NAFED Onion Procurement Centres to Shut Down Amid Severe Shortage and Price Disparity

NAFED Onion Procurement Centres to Shut Down Amid Severe Shortage and Price Disparity

For the first time this year, farmers have largely ignored government procurement centres due to the government’s announcement of weekly prices, rather than daily prices.

Prashant NikaleUpdated: Wednesday, June 12, 2024, 06:40 PM IST
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NAFED Onion Procurement Centres to Shut Down Amid Severe Shortage and Price Disparity | File Photo

The state-run National Agricultural Cooperative Marketing Federation of India Ltd (NAFED) and National Co-operative Consumers' Federation of India Ltd (NCCF) onion buying centres are facing significant challenges, leading to an early closure of 155 centres due to a severe shortage of onions. This situation is exacerbated by the increasing monopoly of private agencies and a purchasing price that is ₹500 below the market rate.

For the first time this year, farmers have largely ignored government procurement centres due to the government’s announcement of weekly prices, rather than daily prices. Ninety percent of these procurement centres are in Nashik district. Despite setting a target to buy 50,000 tonnes of onions, only 25,000 to 30,000 tons had been purchased by June 10.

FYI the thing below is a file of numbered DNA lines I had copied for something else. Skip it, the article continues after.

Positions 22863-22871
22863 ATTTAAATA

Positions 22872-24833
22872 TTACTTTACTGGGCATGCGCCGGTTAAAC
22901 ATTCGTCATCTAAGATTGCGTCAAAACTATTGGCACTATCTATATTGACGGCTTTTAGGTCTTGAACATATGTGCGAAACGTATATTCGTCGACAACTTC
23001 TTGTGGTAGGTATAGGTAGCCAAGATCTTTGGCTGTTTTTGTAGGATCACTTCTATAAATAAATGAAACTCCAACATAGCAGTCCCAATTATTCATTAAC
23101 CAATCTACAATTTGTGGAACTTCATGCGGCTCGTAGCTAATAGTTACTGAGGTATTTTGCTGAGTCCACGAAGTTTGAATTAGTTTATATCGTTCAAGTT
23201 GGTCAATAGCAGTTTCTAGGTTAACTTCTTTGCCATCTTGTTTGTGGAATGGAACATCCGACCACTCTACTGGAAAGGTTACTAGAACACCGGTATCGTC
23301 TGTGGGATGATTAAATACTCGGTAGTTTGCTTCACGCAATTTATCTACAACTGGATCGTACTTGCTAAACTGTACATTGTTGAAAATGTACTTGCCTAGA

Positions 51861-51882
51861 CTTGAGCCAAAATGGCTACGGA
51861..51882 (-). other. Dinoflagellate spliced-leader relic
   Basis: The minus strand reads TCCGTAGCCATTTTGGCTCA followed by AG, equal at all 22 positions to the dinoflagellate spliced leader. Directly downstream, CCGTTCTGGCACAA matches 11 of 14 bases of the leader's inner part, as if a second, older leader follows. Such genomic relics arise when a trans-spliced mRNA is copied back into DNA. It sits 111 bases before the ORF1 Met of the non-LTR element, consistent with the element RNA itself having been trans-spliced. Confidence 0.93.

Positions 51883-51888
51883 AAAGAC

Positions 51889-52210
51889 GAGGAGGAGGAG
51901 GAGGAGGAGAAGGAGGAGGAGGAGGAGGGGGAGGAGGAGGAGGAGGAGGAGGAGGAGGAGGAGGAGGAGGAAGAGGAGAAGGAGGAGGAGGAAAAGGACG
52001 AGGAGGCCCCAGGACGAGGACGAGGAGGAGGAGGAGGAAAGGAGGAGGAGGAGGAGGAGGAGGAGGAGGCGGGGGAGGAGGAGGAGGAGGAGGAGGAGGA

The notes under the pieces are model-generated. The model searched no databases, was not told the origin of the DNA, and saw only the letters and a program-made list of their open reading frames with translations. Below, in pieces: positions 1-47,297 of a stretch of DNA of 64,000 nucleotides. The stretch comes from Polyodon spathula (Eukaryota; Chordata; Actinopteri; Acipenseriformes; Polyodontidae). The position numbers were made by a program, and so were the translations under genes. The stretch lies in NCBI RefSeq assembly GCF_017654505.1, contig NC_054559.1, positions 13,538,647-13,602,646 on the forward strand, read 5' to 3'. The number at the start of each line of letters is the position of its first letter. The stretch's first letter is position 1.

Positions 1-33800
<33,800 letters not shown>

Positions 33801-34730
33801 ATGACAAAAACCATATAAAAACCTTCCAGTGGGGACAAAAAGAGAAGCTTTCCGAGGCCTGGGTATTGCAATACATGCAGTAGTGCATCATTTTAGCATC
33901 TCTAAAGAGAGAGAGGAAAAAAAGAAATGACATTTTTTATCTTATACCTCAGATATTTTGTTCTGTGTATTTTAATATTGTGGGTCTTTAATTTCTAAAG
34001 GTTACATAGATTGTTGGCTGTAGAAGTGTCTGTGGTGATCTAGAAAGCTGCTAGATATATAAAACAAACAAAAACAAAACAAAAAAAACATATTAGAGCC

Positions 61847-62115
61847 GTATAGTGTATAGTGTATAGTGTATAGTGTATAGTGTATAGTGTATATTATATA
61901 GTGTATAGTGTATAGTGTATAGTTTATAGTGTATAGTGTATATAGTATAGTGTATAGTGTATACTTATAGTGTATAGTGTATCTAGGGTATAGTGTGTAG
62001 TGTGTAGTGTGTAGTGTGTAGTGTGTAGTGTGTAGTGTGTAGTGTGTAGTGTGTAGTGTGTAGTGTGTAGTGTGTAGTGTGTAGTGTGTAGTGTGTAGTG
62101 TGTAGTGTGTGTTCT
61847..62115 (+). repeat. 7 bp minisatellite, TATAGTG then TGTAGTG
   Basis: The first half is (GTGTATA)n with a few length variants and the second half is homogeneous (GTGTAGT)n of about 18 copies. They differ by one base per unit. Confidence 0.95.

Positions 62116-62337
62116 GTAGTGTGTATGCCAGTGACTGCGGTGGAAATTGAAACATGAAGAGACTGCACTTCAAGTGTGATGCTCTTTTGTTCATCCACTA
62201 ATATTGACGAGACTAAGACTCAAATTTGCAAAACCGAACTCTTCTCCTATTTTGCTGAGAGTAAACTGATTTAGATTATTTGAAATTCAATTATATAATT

The involvement of private agencies in onion procurement by NAFED and NCCF has sparked opposition from farmers, who see these agencies as a significant barrier leading to unmet procurement targets and dissatisfaction. Unlike last year’s daily price announcements, this year’s weekly pricing has made it difficult for government centres to compete with private traders, resulting in farmers preferring private buyers.

This week, NAFED's onion price is ₹2105 per quintal, while private traders offer between ₹2650 and ₹2700, creating a substantial price disparity that drives farmers away from government procurement centres. Farmers' organizations have criticized the government for allowing private agencies to monopolize the process, further aggravating the farmers' situation. Consequently, the shift to weekly pricing and the engagement of private agencies have led to a significant decline in onions procured by government centres, achieving only a fraction of their target and leaving farmers frustrated as they turn to private traders who offer better prices.

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